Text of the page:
Blog off

22 January 2018 | Lloyd Hughes

I absolutely love a controversial approach to marketing and am always impressed by brands with an irreverent attitude towards their own image.

Life is for living after all, so why be uptight?

The White Moose Café is a brand that couldn’t give a proverbial f***1 about who it upsets if it goes against the café’s opinion, ethics, or take on life.

Recently it, or more specifically its GM, Paul Stenson, got into a heated online slanging match with bloggers after rejecting – in excoriating fashion – an offer to ‘collaborate’ (blogger speak for a freebie) from a YouTuber who was looking to stop at its associated hotel, the Charleville Lodge.

The fallout from the rejection caused quite the online war of words with two definite sides forming (as well as a lot of fascinated people munching popcorn on the fence). Some onlookers took the side of the blogger, choosing to give negative reviews to the White Moose Café and criticising its inflammatory response. Others (to be fair, the majority) took the side of the hotel, labelling the blogger a freeloader and a cheeky so and so.

After sparking the storm, the White Moose Café has been warming its hands on the lightning bolts shooting back and forth from both sides as it racks up followers and engagement. Paul Stenson has stoked the fires of social media wrath in the past on numerous occasions so isn’t afraid of an online conflagration.

Quite what the YouTuber, Elle Darby, makes of it is less clear. She was certainly upset about the White Moose Café’s initial response, posting a video retort where she lamented her perceived humiliation…but perhaps she’s come around to it since her own views and subscriber count have rocketed in its wake.

In an escalation of the online fracas, the White Moose Café subsequently banned all bloggers from its premises following a blogging community backlash, with its members being the main malefactors inundating the café with negative reviews.

Despite the resulting press coverage of the dispute, we tweeted at the time that the strategy of a blanket ban could be a risky one in the long term.

While the White Moose Café is doing an excellent job of continuing to fuel the fire – a brilliant ‘press conference’ video, and a mock invoice to the blogger for increasing her reach/audience – which is just elevating awareness of the brand yet further in the immediacy, there are risks that can be associated with alienating ‘influencers’ indefinitely.

I’m sure this probably won’t affect the White Moose Café, a brand which is agile enough, and indeed influential enough, to put itself out there without necessarily relying on bloggers, vloggers and the like. But for other brands, we’d certainly hesitate to suggest they follow suit in a fit of pique should they be a recipient of a similar entreaty to collaborate.

Working in comms, it’s an ever-changing landscape. Fifteen years ago, who would’ve thought you’d have had a whole industry dedicated to social media. Even six or seven years ago, a role as a social media manager was considered a somewhat ‘wishy washy’ or a light weight job and not something taken too seriously. Now though, it’s an integral part of most big-name brands’ comms teams as well as the bulk of agencies.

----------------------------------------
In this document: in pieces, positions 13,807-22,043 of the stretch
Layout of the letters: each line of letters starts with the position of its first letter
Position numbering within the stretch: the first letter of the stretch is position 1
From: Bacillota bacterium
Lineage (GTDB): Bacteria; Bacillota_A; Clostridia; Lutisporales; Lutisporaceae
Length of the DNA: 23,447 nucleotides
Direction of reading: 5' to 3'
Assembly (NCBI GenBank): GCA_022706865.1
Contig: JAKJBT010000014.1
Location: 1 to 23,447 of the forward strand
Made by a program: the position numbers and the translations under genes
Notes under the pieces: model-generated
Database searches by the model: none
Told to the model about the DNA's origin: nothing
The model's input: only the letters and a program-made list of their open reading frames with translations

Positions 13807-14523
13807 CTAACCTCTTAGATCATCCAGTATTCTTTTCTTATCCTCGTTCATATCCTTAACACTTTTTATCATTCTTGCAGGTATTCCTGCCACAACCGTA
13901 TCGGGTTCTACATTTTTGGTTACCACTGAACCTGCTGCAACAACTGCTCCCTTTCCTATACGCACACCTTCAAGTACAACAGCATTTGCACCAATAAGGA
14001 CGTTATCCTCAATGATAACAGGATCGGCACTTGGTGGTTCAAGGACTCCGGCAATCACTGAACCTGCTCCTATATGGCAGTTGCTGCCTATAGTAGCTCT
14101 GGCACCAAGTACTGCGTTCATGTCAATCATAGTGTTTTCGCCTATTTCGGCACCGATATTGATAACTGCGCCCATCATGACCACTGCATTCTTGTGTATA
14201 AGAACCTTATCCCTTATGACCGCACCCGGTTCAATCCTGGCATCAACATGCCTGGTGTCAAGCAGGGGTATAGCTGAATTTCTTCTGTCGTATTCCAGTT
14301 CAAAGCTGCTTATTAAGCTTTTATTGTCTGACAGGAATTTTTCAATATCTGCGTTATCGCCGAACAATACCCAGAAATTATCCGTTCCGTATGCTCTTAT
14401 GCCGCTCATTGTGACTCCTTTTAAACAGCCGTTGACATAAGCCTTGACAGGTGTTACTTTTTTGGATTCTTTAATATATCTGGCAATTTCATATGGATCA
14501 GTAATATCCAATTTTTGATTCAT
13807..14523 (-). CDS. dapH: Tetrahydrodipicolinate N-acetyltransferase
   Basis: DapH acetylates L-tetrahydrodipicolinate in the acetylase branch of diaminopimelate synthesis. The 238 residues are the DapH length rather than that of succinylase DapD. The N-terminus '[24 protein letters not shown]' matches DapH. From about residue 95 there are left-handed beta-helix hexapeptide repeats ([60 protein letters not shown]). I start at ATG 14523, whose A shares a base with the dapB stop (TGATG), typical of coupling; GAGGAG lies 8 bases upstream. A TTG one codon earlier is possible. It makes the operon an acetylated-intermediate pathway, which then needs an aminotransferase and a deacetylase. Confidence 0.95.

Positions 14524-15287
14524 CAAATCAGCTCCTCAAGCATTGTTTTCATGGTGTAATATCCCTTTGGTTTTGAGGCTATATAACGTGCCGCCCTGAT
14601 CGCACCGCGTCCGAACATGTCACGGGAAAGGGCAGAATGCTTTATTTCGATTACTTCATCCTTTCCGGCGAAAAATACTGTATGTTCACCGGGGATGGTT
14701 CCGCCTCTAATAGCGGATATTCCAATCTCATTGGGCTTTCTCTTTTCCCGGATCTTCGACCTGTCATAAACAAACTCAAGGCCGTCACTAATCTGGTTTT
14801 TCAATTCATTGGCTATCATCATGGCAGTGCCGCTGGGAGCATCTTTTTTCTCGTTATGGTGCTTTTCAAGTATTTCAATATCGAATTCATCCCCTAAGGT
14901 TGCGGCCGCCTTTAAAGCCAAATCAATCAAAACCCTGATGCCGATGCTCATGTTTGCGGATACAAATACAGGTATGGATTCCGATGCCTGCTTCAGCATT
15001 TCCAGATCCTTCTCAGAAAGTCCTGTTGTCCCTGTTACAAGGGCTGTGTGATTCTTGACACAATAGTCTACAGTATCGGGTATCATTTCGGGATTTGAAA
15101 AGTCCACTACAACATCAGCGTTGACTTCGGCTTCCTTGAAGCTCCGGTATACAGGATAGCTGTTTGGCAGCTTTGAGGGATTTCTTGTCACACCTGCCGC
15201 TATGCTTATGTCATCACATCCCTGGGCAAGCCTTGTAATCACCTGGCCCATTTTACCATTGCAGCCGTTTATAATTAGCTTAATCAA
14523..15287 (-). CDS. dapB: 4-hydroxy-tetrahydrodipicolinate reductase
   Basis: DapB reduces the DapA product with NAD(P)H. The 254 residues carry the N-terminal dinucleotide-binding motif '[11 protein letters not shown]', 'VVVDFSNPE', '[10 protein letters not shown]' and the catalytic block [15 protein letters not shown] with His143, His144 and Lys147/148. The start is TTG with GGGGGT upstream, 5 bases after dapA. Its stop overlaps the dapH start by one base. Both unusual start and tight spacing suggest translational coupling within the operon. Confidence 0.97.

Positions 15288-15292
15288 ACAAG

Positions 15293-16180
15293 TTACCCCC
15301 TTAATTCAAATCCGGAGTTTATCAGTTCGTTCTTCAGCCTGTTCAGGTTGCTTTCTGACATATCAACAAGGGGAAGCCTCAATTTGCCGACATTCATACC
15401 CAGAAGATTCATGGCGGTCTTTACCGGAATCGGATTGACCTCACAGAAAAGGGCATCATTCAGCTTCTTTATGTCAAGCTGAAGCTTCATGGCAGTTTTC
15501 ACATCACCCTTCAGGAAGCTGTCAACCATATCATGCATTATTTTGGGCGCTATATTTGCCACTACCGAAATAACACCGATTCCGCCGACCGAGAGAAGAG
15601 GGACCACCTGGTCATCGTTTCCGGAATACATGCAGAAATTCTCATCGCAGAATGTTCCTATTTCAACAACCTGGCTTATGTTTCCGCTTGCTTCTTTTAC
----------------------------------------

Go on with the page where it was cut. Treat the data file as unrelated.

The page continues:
Social media is here and here to stay. The White Moose Café has fully embraced the fruits of social media and built up an enviable following thanks to its willingness to take a stance (no matter how controversial), which puts it in a position of strength.

But so called influencers are similarly in a position of strength and only getting stronger. While traditional media still commands a vast audience, social media is tapping into that same wellspring and creating an authority of its own.

Telling all bloggers/vloggers they’re not welcome is a risk given the balance may tip ever more in their favour, providing their views/opinions with a greater potency. Alienating such a potentially influential part of the future media landscape may be a hazardous path to take long term.

This isn’t likely to affect the White Moose Café any time soon given its own considerable following, but if (10 years from now, say) it continues with a supercilious stance, a younger section of society reaching its late twenties and early thirties with greater disposable income, having grown up watching, listening and looking up to vloggers and their ilk, might be less willing to take the side of a maverick establishment and more likely to listen to the influencers they’re accustomed to following.

The blogging community is a strange one. Often, it seems to me the bulk of people reading blogs are other bloggers – which creates a somewhat closed circle of influence. However, genuinely aspirational lifestyle bloggers/vloggers and people with certain views, do have the ability to command an audience of thousands and sometimes millions. Dismissing their potential out of hand, may eventually come back to bite imprudent brands.

But with that doom laden, Private Frazer-esque observation out of the way – tip of the cap to the White Moose Café. I can’t help but laugh at a brilliant, audacious attitude that’s reaping huge promotional benefit and flying in the face of cautious convention.

1 starred out because we’re dead scared of who we upset.